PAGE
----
When your spirit cries for peace, come to a world of
canyons deep in an old land.
We are back from a whirlwind western trip. I feel I've traveled the world, though it was only 6000 miles and a 3-hour time change. I've decided I will never get so comfortable that I can't pick up and leave and see a new piece of the world. Home is where the RV is, right?
My parents have moved to Arizona, so the Grand Canyon was at the top of the TO SEE list this year. Who knows if we will ever have the chance again? When the opportunity presents itself, I say grab that bull by the horns and charge! After an 11-hour road trip with my sister (did you know Siri does not talk when there is no service in the middle of Hopi/Navajo country...ah! thank goodness for old-fashioned things called MAPS) we awoke early with eight wee ones (children) and headed to one of the Seven Natural Wonders of the World: The Grand Canyon.
It's huge. It's a giant hole in the ground: 277 miles long, up to 18 miles wide and more than 6,000 feet deep. One could get to the South Rim to the North Rim as quickly as the raven flies, except we're humans. And can't fly from one rim to the next. Travel is a precarious situation.
The Grand Canyon is a result of the Colorado River cutting through the rock millions of years ago. Did you know the Colorado River touches seven states? But the Grand Canyon is decidedly only in Arizona.
Do you like the history lesson?
The Grand Canyon is managed by the National Park Service, the Hualapai Tribal Nation and the Havasupai Tribe. I like that.
See that winding path? That's where we were going.
I am very afraid of heights. I wish I wasn't. I wish I could look down and want to bungee, jump, and fly off the mountain, but an overwhelming cold inches over my body until I am near paralyzed. Don't tell Fear Factor; that's the fear they would pick for me. I blame this fear on a ill-fated hike up Timpanogus Mountain when I was ten, clinging to the side of a mountain, watching my mother and brother slip and slide down a giant glacier. I remember looking down off the ledge I was scaling (we were lost), wondering what it would be like to die by falling. That cold, overwhelming fear overtook me. Crying, I prayed that I could be teleported far, far away to a safe place, but soon realized quitting wasn't an option; we either finished or... we didn't.
We got down off the mountain far after sunset, and met the rescue crew who had started to search for us. Fears. Deep like the Grand Canyon.
A deep digression. This is like therapy. Thanks.
And so we set off, our brave little crew, down the winding rock paths
Pausing to sit down, drink water, and occasionally cry
Here are the original explorers who saw more than a vast and barren waste land. Many explorers came, including those appointed by Theodore Roosevelt (who proclaimed it a barren waste land). Sadly, I had to admit, that had I been in the camp, I may have not recognized Grand Canyon potential. I mean, you can't exactly plant a garden in rock.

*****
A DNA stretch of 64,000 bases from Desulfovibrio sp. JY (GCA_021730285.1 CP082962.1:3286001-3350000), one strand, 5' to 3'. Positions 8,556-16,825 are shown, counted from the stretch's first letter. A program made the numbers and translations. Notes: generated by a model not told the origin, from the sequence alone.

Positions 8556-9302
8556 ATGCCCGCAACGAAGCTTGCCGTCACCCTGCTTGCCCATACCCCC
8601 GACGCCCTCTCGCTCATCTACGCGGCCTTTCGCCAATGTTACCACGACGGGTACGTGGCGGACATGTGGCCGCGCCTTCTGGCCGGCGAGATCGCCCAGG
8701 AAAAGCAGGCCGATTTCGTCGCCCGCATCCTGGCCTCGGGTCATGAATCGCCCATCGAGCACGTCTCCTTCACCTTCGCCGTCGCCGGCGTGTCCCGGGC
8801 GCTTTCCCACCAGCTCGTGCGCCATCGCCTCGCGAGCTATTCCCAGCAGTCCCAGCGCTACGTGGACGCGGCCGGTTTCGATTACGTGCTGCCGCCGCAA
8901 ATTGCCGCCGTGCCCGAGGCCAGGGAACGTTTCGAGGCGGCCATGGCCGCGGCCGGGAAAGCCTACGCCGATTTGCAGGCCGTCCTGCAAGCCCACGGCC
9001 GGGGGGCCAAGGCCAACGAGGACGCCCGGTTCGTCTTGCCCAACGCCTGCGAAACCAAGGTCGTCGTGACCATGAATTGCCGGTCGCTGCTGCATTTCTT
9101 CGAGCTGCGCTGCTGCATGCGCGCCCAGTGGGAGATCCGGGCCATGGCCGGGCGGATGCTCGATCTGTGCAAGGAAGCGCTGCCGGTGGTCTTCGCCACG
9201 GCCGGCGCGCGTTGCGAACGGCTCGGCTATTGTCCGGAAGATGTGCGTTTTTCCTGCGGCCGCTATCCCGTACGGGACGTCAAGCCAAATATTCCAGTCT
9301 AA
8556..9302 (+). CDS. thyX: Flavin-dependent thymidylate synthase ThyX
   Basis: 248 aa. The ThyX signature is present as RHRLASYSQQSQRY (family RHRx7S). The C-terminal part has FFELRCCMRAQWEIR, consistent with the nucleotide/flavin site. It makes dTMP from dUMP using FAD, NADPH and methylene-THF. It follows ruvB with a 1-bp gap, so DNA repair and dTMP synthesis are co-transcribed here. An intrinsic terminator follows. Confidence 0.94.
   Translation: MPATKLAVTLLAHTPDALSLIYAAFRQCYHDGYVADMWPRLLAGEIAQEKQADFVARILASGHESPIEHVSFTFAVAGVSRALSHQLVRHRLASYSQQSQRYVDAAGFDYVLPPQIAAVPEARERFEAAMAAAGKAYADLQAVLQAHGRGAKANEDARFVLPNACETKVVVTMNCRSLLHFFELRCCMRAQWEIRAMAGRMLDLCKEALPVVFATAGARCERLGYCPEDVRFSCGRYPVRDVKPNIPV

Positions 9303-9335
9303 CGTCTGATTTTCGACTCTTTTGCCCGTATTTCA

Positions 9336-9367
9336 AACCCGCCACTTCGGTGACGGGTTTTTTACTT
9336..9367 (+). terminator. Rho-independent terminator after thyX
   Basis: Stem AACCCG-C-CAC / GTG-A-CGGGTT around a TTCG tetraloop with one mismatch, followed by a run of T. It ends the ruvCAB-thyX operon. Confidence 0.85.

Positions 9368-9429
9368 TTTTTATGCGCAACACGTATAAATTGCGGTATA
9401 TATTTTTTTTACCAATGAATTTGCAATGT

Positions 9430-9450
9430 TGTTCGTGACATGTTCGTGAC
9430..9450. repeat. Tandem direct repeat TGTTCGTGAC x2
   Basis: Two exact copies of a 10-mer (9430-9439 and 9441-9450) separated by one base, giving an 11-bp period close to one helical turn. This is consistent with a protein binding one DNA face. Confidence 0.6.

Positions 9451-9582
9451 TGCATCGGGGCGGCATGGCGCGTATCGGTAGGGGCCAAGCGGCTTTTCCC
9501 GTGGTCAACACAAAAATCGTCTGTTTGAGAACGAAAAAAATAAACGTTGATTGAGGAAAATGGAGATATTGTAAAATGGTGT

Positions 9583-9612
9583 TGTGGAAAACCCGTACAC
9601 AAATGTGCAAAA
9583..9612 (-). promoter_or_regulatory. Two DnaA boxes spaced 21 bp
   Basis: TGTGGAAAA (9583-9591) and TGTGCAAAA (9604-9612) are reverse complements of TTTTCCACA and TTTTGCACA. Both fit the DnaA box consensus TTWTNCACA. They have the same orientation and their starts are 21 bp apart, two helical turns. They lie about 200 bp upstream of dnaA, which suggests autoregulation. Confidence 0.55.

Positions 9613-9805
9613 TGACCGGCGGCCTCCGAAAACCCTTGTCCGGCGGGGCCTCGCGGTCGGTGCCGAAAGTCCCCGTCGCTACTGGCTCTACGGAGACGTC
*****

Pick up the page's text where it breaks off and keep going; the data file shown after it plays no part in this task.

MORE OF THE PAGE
Here are the new explorers. A mostly cheerful lot. Except for the one, "i don't want to be in the picture!!" I was intrigued by the sign: When mules pass, Stand to the inside of the trail. Follow mule guides' instructions. MULES? Where, mules, where?
While looking for mules we arrived at the Ooh Aah Point
Yeah! I turned 14 at the Grand Canyon! Okay, mother, I'm 14, not you. Whatever. Let us pause a moment and digest the fact that I have a 14-year-old. These are times that try the souls of men. Mothers, too.
Then we had to take a picture on the cliff. And I was scared. And inched along the rock, trying not to hyperventilate. Cope thought it awfully funny.
Nemo! Get away from there! Nemo! Even the picture makes my heart thump.
I don't want to walk anymore!
And then...to distract us from Nemo and crying...the mules began to come. Do you see them making their way down the winding rock ledge?
I was perplexed. These are mules? They look like horse to me! They are carrying dirt and supplies down to workers working on the path. They passed us three times going back and forth. I felt bad for them, but wanted to ride them, too.
Lucky guide of the tribal nation. She had beautiful long black hair and was very nice and smiled as we waited on the side of the path like good Grand Canyon hikers should. Apparently there is a restaurant and a camp down at the bottom...someday.
A view from the top. Them is hard mule workers!
Beautiful red, brown, and orange rock
Whew, we made it all the way out to Hopi Point. We did take a shuttle in the end, thankfully. It was a momentous, and sometimes arduous journey that made us feel exhilarated and slightly nauseous all at once - the perfect adventure combo!
Oh, darling, please don't let me fall off the cliff. Here we are after almost 16 years of marriage...so lucky.
And then we were off to another adventure, through the desolate deserts of Arizona.
Now that the first of the seven natural wonders is crossed off the list, which one should be next? Perhaps Rome?
For each man sees himself in the Grand Canyon-
each one carries his own Canyon before he comes, each one
brings and carries away his own Canyon.
Wondering...what Canyon did I bring and what Canyon did I leave with?